The writer Carmen Jenner explains that Sri Lanka is now ‘experiencing a resurgence’, and adds ‘nowhere is this more visible than in its capital Colombo and on the road to Galle’.

The airport is a duty-free haven for white goods and demonstrates Sri Lanka’s industrious side, a strength that propels them forward and beyond their hardships, she explains.

The CNN Go writer advises travelers not to be too conscious of looks in the humidity and tells them to ‘throw out that mirror and flop down on a beach instead; Unawatuna Beach in Galle is always a popular choice’.

The writer explains the ancient history of Sri Lanka and outlines several historical locations that tourists could visit.

Sunset over Sri Lanka's Unawatuna Beach

‘Trek to the Cultural Triangle spanning from Kandy (116 kilometers north east from Colombo) to Polonnaruwa (140 kilometers northeast of Kandy) to Anuradhapura (100 kilometers northwest of Polonnaruwa).

There is a round ticket that can be purchased at the town museums or entrances of these sites or at the Colombo Cultural Triangle Office (11 Independence Ave, Colombo, tel. 011 267 9921) or the Cultural Triangle Office in Kandy (Palace St, tel. 222 2661). The World Heritage City and the hill-top capital of the Central Province is Kandy and hosts the Tooth Relic of the Buddha in the Sri Dalada Maligawa, the holiest shrine in the Buddhist world.


Sri Lanka’s ancient capital Anuradhapura reveals Sri Lanka’s former glory with its massive dagobas (domes), the sacred Bo Tree (the world’s oldest recorded surviving tree) and architecture dating back to the third century B.C.’

‘The grand medieval capital of Polonnaruwa showcases the well-preserved ruins of palaces, imposing Buddha sculptures, monastic complexes, and a massive artificial lake called the Sea of Parakama. Sixty-seven kilometers east of Polonnaruwa is the sacred complex of Sigirya, an enormous rock that rises 200 meters with palace ruins on the top and luscious gardens at its foot. Heading 116 kilometers south of Colombo is the fort town of Galle, famous for its Dutch-colonial buildings, artisans, and its tres chic reputation. Unscathed by the tsunami and with continued foreign investment, the fort houses some of the country’s most prized real estate’.

Carmen Jenner also explains the rich flora and fauna in Sri Lanka.

‘Those seeking an interlude with Mother Nature’s creatures have a plethora of national parks and wildlife sanctuaries hosting the illusive leopard. However, there are regular sightings of elephants, monkeys, squirrels and butterflies throughout any journey on the island, and on occasion hedgehogs can be seen walking on leads by their owners. ‘On the road from Colombo to Kandy is the Pinnawela Elephant Orphanage, which is a breeding ground and orphanage for wild elephants, and plays host to the largest herd of captive elephants in the world.

• Yala National Park, Monaragala, Kataragama
• Kosgoda Turtle Conservation Project, Galle Rd (beachside) just north of Kosgoda, tel: 091 226 4567
• Pinnewala Elephant Orphanage, Rambukkana Rd, Kegalle

Elephants keeping cool at the Pinnawela Elephant Orphanage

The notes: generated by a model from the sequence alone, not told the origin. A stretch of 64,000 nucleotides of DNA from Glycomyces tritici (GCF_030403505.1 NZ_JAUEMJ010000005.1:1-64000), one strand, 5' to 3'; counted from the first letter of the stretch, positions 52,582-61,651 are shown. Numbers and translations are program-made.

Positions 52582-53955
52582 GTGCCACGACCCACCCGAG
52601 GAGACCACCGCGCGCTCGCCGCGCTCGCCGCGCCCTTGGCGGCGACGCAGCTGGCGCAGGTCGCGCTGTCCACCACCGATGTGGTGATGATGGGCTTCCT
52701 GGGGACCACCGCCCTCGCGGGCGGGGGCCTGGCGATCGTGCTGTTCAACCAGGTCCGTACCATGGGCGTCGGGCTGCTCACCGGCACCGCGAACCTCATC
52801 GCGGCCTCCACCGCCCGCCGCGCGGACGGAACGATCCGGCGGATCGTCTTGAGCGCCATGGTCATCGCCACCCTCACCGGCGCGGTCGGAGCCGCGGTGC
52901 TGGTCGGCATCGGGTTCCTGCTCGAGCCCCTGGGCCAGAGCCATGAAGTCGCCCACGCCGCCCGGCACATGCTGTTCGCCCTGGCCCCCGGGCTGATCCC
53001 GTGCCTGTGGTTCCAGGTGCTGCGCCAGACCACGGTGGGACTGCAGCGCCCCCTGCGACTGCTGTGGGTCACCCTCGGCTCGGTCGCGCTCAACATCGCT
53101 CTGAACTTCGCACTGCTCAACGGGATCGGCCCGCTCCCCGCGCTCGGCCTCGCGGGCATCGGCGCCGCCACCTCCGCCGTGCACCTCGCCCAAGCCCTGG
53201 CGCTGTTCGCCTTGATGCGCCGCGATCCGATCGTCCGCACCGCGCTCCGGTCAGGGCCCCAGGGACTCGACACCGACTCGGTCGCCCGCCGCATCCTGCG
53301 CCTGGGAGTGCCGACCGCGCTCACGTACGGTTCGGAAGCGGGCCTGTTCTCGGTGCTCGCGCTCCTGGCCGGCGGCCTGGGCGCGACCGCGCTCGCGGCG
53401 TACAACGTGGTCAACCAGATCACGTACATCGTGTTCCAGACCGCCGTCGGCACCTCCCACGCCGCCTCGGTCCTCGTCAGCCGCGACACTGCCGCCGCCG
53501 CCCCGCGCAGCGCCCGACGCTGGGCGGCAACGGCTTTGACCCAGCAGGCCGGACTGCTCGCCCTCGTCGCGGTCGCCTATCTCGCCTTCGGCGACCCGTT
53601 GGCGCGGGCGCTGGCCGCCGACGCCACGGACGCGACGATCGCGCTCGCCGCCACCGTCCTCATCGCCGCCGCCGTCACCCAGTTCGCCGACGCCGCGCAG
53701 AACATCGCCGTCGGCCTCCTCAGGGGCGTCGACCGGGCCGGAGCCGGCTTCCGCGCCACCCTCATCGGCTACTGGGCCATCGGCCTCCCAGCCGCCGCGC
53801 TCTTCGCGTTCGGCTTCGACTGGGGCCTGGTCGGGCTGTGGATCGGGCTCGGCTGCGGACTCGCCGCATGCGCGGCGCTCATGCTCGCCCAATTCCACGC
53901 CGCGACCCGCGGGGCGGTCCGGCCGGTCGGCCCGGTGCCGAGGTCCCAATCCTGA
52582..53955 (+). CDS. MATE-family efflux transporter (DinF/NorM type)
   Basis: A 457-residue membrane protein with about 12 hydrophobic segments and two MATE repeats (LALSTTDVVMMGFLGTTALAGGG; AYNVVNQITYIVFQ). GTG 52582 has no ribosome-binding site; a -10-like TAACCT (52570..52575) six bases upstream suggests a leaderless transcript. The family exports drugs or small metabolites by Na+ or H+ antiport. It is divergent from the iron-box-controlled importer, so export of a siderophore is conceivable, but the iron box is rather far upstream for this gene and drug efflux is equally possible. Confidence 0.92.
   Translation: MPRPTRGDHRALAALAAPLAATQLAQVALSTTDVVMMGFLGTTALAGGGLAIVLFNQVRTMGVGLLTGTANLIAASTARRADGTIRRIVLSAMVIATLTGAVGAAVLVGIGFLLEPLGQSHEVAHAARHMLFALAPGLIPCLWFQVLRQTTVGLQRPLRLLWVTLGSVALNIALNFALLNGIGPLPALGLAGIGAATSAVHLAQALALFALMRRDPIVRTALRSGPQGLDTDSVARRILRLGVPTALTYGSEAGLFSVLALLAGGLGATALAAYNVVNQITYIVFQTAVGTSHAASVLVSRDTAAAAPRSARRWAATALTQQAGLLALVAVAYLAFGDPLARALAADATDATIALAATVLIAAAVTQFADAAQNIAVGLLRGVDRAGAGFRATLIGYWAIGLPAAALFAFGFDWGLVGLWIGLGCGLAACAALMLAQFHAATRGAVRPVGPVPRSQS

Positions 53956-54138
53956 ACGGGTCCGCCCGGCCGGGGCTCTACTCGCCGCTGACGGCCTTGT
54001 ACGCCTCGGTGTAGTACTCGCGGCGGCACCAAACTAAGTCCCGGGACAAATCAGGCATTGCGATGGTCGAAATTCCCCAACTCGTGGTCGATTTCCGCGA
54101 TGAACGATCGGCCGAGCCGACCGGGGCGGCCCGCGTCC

Read more: From Colombo to Galle: A Sri Lankan travel revival |

Elephants keeping cool at the Pinnawela Elephant Orphanage

The writes also says that ‘foodies’ from all over the world are ‘clambering to learn how to reproduce the curries in their own kitchens’ as ‘this land of tea bushes offers a cuisine so fresh and tasty’.

‘Cooking schools demonstrate the difference between Indian and Sri Lankan curries, which have a larger spice base and use subtler cooking methods’.

Carmen explains that the best way to enjoy Sri Lankan dishes is to do away with the utensils and eat it by hand.

‘As quoted by chef Peter Kuruvita of Flying Fish fame in Sydney, “To eat Sri Lankan food with utensils is like making love through a straw.” Learning how to eat with only your right hand is a practiced craft but once mastered, you won't want to go back’, the writer says and lists a range of restaurants and cooking classes that tourists could go to.

The capital Colombo is ‘brimming with culture’, she adds and explains how the city of Colombo can be experienced.

‘Offering plentiful dining options, it’s mandatory to have high tea or a cocktail at sunset at the Galle Face Hotel. Across the road, the Galle Face Green heaves at dusk over the weekends as kites frolic in the breeze. Shopping zealots will notice the mall culture hasn’t caught on -- yet. Department stores, galleries, and gem shops are bountiful and the adventurous shopper will lose themselves in the Pettah Bazaar.’

There are trains between Colombo, Kandy, Anuradhapura and Galle and the planned domestic flight schedule and new highways will reduce some traffic congestion and traveling times, as well as opening up areas that haven’t been available to tourists until very recently, like Jaffna, Trincomalee, and their surrounds, the CNN Go writer states.

Sri Lanka can be visited year round and the monsoon season hits the south from June to October and from December to April in the north. Regardless of the time of year, the weather is hot and steamy, the sun is harsh and never go anywhere without water and sunscreen, the writer advises.

With architects opting for tropical modernism, air conditioners battle with the humidity in rooms that are at one with nature. Those flush with cash will flock to boutique hotels while those on a leaner budget should opt for guest houses, which also usually serve authentic Sri Lankan cuisine, the writer adds.

Tuesday, 24 August 2010

Galle, Sri Lanka: A Visit Can Bring You Back In Time

The Famous Fort of Galle, pronounced as “gawl”, is not what you would expect if you will first get to look at the charmless commercial district of the area. However, upon your entry into the Fort’s gates, it would be as if you are transported back in time, particularly the Dutch colonial period.